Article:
Is China’s Manufacturing Sector Headed Toward Recession?

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Part of a nation’s economy can’t go into recession, by definition. However, a huge sector of China’s economy appears ready to hit negative growth (an odd term for contraction). The new Caixin China General Manufacturing PMI for August registered 50.6. A number of 50 means growth is neutral. Below that, this part of China’s economy is essentially in recession.

The new report from research firm Markit says:

Confidence towards future output remained stuck near June’s six-month low, with a number of panellists citing concerns over the impact of the ongoing China-US trade war and relatively subdued market conditions. The headline seasonally adjusted Purchasing Managers’ Index™ (PMI™) – a composite indicator designed to provide a single-figure snapshot of operating conditions in the manufacturing economy – posted above the neutral 50.0 level at 50.6 in August. However, this was down from 50.8 in July and signalled the weakest improvement in the health of the sector since June 2017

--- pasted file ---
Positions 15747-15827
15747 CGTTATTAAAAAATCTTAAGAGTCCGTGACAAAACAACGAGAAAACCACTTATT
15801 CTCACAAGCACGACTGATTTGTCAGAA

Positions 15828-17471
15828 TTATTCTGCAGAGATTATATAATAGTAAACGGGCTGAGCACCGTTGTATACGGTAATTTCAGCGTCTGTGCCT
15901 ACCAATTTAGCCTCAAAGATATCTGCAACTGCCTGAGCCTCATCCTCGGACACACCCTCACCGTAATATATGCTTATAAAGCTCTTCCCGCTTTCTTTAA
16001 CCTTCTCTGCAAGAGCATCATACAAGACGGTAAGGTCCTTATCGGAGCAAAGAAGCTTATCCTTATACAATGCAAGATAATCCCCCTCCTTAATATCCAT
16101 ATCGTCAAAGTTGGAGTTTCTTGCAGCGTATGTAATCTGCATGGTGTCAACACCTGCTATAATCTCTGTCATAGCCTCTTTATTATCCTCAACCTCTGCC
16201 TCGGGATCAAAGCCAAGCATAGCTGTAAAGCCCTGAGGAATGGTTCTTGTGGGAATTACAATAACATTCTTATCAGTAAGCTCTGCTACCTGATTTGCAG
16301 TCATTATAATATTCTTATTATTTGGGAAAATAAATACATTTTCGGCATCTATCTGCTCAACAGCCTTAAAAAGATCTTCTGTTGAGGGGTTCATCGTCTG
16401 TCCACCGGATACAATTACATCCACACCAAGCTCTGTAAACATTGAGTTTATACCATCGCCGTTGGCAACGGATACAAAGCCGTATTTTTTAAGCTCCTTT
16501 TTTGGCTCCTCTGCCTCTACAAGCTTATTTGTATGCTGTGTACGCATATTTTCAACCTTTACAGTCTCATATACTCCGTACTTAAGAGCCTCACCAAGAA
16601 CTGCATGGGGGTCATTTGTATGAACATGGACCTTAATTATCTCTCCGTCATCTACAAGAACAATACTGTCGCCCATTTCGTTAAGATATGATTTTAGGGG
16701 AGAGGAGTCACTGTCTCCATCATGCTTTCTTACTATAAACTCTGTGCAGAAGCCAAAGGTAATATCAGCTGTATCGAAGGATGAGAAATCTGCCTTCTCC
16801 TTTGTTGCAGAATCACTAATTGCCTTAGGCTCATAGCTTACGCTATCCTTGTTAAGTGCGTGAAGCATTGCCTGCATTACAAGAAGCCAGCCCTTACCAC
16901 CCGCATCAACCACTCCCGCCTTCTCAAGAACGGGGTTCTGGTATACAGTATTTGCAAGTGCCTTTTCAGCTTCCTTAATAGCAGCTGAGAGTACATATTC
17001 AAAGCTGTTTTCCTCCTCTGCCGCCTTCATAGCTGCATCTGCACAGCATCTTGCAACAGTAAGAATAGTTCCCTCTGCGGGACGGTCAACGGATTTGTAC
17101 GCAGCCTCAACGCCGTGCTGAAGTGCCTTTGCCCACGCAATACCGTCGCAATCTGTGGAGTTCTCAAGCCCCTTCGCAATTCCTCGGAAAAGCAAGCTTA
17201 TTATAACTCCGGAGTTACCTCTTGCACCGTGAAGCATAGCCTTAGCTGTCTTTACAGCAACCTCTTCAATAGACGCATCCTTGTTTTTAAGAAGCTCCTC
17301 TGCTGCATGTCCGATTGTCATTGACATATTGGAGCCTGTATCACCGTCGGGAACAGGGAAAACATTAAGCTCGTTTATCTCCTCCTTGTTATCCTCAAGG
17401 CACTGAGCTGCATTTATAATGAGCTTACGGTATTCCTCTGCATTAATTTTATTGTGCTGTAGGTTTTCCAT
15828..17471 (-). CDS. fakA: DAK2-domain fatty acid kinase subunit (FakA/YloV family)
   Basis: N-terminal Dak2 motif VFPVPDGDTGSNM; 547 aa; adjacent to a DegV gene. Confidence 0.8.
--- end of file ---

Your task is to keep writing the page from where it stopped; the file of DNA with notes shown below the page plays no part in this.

The trade war problem could expand rapidly and severely if tensions between the United States and China continue. This could result in tariffs into the hundreds of billions of dollars. China’s factory sector accounts for a large portion of exports to the United States. Tariffs would batter it significantly.

A big fall-off in manufacturing would badly dent the prospects of China’s middle class, which has accounted for an important part of GDP growth. The Chinese government claims this group is over 400 million people. An erosion of its purchasing power, or layoffs, could tilt China’s economy downward.

If the PMI figure drops below 50, the Chinese government may have a problem it cannot solve as long as tensions with the United States don’t get better.

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